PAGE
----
The Buddha

The word Buddha means “One Who is Awake”

History records that the Buddha was born as a prince in an ancient kingdom of northern India. He spent his early life in luxury, shielded from the world.

Although as a youth he was protected by his father in beautiful palaces, as he grew older the Buddha encountered what we must all face – the inevitable sorrows of life. He saw the loss of all things we hold dear, and the aging, sickness, and death that come to every human being.

Seeing this, he chose to renounce his royal title and leave his palace to become a seeker of truth, searching for the end of human sorrow, searching for freedom in the face of the ceaseless round of birth and death.

For some years the Buddha practiced as an austere yogi in the forests of India. In time he realized that his extreme asceticism had brought him no more freedom than his previous indulgence in worldly pleasure.

Instead, he saw that human freedom must come from practicing a life of inner and outer balance, and he called this discovery the Middle Path.

Siddhartha Gautama

Having seen this, the Buddha seated himself under a Bodhi tree and vowed to find liberation in the face of the forces that bring suffering to humankind. He felt himself assailed by these forces – by fear, attachment, greed, hatred, delusion, temptation, and doubt.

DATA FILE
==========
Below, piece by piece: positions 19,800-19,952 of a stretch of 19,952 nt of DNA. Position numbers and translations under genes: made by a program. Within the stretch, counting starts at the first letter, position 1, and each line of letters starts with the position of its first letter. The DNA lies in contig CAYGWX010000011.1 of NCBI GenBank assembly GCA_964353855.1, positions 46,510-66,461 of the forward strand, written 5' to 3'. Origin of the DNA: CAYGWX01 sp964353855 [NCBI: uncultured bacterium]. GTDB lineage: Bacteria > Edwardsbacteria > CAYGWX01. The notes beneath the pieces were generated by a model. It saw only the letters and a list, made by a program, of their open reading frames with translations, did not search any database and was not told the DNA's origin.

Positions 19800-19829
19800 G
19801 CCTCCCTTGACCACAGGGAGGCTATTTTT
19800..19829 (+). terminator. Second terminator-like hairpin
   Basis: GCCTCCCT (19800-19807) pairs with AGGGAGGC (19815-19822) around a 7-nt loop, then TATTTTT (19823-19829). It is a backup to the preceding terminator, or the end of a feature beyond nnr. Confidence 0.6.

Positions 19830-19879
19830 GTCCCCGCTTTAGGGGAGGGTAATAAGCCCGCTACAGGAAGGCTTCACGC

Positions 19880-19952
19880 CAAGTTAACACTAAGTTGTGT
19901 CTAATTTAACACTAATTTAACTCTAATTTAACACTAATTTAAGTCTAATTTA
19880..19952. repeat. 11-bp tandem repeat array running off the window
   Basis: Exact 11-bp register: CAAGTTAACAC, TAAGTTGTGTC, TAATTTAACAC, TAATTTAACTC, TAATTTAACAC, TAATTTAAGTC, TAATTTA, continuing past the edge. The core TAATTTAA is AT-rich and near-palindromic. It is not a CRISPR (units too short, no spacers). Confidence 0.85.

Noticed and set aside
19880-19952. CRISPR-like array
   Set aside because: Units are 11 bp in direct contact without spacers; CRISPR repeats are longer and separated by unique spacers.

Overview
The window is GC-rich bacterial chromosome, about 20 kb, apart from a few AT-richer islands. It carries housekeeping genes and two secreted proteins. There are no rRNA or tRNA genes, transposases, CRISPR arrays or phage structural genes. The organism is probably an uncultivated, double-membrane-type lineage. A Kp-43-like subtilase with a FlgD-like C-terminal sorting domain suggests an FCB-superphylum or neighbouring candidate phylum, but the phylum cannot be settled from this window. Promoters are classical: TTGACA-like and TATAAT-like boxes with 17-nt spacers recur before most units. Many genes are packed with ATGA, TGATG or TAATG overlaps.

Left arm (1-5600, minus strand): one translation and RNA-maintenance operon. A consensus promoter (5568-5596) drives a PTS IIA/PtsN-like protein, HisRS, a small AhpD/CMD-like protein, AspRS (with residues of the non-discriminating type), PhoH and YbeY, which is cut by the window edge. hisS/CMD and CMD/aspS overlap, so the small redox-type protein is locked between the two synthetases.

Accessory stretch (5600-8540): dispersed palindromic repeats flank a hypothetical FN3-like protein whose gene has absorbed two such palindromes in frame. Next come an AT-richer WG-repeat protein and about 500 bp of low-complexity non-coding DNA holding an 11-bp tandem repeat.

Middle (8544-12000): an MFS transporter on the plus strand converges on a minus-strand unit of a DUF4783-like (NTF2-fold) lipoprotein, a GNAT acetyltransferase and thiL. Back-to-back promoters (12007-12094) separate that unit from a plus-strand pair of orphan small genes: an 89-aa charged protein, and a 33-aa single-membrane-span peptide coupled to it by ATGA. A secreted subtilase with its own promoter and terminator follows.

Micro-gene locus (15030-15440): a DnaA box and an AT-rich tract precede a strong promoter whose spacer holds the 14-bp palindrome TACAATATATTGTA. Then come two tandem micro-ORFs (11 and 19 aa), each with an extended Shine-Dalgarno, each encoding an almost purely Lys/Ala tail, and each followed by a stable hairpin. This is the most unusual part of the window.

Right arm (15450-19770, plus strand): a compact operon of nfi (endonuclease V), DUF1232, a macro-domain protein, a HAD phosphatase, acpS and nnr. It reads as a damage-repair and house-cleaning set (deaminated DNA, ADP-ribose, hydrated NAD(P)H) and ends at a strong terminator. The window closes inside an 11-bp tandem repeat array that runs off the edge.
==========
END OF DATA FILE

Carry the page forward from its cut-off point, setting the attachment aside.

The Buddha sat in the midst of these forces with his heart open and his mind clear until he could see to the depths of human consciousness, until he discovered a place of peace at the center of them all. This was his enlightenment, the discovery of Nirvana, the freeing of his heart from entanglement in all the conditions of the world.

The realization of truth that he touched that night was so profound that his teachings about it have continued to inspire and enlighten people all over the world to this day. Over the centuries, one and a half billion people, one quarter of the human race, have followed the Buddha’s way.

From the Buddha’s enlightenment, two great powers were awakened in him: transcendent wisdom and universal compassion. Setting in motion the Wheel of the Dharma, the Buddha wandered first to the Deer Park in Benares and gave instructions to the yogis who had practiced with him in the forest.

After this, for forty-five years he brought the teachings of wisdom and compassion to all who would listen. These teachings, which the Buddha called the Dharma, or The Way, are an invitation to follow the path of enlightenment. They are an invitation to all who hear them to discover their own buddha-nature, the freedom and great heart of compassion that is possible for every human being.

For twenty-five hundred years the practices and teachings of Buddhism have offered a systematic way to see clearly and live wisely. They have offered a way to discover liberation within our own bodies and minds, in the midst of this very world.

May there be peace in the entire Universe

Metta Sutra


Buddhist Sacred Texts

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